e stands for emulated, and they report as 512 byte sectors to ensure compatibility for old systems. They lie to the OS. Doesn’t mean it’s actually 512 byte sectors. Same with SSDs. Usually you see 4096n or 4kn in the spec sheet meaning 4k native.

you can test different ashift and benchmark with fio for differences. If ashift=9 is faster than ashift=12, then your drive really loves those 512 bytes.

1 Like

ashift=12 works best so far. at first i created just the zpool with no dataset, but now ive moved my stuff into datasets and tested send/recv cause i dont have that many drives in my systems.

but i went for just a stripe over 3 drives, seems like the raidz1 perfomance was really slow for them, dropped under 200mb/s, is that the perfomance panelty for raidz? as far as i watched the talks from openzfs on youtube, its writing parity at the same time on all drives.

Very good. Some notes:

Please take this out. L2ARC is just about the last thing you want to add to a zpool, and then only if your arc stats support it. If we’re talking about best practices, nudge folks toward a special vdev instead. Ah, looks like I brought a knife to a gun fight.

To be clear, the ZFS that ships with Ubuntu is not installed via DKMS by default, but you can opt into this behavior.

To be clear, the conflict is with a leading-edge kernel, not a leading-edge distro. For example you can break ZFS in Ubuntu 20.04 LTS by installing the latest mainline kernel (and zfs-dkms).

When I’m teaching ZFS, I really try to hammer home that these concepts are analogous to the RAID levels we all know and love. So it’s useful for learning by coming from a familiar place, but the implementations are subtlety different and have their own caveats and pitfalls. A stripe of vdevs doesn’t quite work like a typical stripe, a RAIDZ1 vdev doesn’t quite work like a typical RAID5 volume, etc.

Or by replacing two old drives with two new drives.

New data gets automatically write-balanced across the vdevs. Existing data stays where it is. The way vdev write-balancing is implemented can lead to some surprises here.

  • If your sync writes are important to you, SLOG should be a mirrored pair or better
  • If your sync writes are important to you, SLOG devices should have some level of power loss protection
  • If sync write performance is important to you, small block write latency at low queue depths is the most important spec to shop for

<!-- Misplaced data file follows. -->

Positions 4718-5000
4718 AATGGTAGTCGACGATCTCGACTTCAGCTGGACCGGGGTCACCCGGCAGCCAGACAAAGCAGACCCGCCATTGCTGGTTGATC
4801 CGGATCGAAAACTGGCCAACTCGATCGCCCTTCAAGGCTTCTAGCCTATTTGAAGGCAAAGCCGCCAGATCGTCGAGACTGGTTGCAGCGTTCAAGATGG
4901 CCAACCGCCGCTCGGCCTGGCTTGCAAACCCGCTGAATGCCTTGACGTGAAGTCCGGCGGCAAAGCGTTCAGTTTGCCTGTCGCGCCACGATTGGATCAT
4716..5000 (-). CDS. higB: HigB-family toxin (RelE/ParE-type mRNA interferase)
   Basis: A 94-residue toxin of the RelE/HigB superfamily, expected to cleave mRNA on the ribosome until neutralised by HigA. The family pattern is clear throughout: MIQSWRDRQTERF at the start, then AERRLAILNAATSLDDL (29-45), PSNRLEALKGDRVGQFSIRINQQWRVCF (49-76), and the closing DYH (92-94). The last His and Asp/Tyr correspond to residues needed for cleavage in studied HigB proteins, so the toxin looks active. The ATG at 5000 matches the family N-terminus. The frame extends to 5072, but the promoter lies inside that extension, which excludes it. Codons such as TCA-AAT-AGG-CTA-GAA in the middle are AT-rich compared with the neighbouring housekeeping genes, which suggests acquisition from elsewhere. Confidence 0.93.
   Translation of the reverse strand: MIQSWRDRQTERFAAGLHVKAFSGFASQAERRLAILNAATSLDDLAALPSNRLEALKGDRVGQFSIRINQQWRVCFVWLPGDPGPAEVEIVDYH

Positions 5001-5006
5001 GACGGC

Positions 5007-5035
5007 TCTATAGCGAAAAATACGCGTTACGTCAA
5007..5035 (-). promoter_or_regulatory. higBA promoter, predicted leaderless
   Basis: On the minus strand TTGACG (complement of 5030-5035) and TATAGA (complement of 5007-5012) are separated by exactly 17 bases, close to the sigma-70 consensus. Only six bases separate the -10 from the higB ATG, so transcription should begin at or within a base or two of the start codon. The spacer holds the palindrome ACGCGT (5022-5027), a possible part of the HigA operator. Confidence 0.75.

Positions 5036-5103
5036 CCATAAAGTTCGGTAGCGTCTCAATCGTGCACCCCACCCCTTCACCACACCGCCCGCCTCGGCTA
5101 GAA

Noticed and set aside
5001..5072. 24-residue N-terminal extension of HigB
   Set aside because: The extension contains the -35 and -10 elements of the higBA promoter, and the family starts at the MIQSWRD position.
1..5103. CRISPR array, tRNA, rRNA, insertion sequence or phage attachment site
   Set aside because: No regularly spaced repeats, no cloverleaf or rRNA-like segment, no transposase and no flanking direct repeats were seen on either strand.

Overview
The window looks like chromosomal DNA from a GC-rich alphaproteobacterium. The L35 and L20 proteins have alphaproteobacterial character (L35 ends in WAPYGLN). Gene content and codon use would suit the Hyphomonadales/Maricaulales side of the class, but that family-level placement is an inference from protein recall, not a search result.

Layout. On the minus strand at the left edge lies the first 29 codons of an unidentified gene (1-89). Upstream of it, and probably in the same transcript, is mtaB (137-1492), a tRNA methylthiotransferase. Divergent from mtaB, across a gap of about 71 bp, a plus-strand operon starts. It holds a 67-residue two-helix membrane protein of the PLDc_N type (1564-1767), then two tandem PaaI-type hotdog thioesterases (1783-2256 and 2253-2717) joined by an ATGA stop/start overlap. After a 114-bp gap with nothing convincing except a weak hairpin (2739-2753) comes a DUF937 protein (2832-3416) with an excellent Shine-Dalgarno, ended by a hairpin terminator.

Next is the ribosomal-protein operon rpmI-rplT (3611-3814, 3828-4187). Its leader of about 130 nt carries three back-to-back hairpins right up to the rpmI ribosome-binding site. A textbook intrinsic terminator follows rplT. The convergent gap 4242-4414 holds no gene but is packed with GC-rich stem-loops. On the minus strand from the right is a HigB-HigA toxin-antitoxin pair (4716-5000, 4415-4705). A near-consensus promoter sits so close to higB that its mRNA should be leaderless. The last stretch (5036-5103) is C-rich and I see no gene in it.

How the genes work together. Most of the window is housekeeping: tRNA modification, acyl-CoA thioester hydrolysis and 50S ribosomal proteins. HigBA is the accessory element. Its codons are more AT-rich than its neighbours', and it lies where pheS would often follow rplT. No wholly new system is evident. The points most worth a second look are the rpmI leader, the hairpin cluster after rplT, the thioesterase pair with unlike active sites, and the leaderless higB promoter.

I recognize that there are valid use-cases for setting sync=disabled or sync=always on a dataset, but I think it’s much too nuanced and foot-gunny to include in a beginner’s guide. If you’re determined to leave it, please just add a note that these actions should only be performed if lab testing, performance telemetry, etc. prove it to be necessary.

And it’s the only compression option that will bail out early if it detects poorly-compressible data.

Please note that if you exclude something from ARC it will never make it to L2ARC.

1 Like

Technically it’s not striping. But the term is so common, I just call it striping, just like RAID levels that are different, but share enough similarity so everyone knows what they are dealing with. Distribution or round robin may be the better term, but to quote Jim Salter: " A zpool is not a funny-looking RAID0—it’s a funny-looking JBOD, with a complex distribution mechanism subject to change".

3 disk RAID5, 3-wide RAIDZ1 or EC 2+1. Very different on a low level, but when it comes to storage efficiency,IOPS and designing a server, they share enough similarities to throw them into one basket to get everyone aboard.
The interested user will dig into the details if interested.

I should really update some things. And expand/autoexpand=on is definitely an important aspect I left out. Mainly because I just add mirrors to my pool, but changing an “outdated” vdev to a more up-to-date state or because you Don’t really want to have a spare 2TB ready and get everything up to 16-18T. Expand is often discussed among the L1T populace. Thanks for raising attention to this feature.

Notes taken. Paragraph on Linux and DKMS vs. non-DKMS will get an update. Along with more readable formatting.

Thanks for the feedback!

1 Like

opensuse tumbleweed uses really new kernels, i tried to use zfs there, but there arent modules there yet or i didnt looked up deep enough. maybe it changed but i stay away from it now.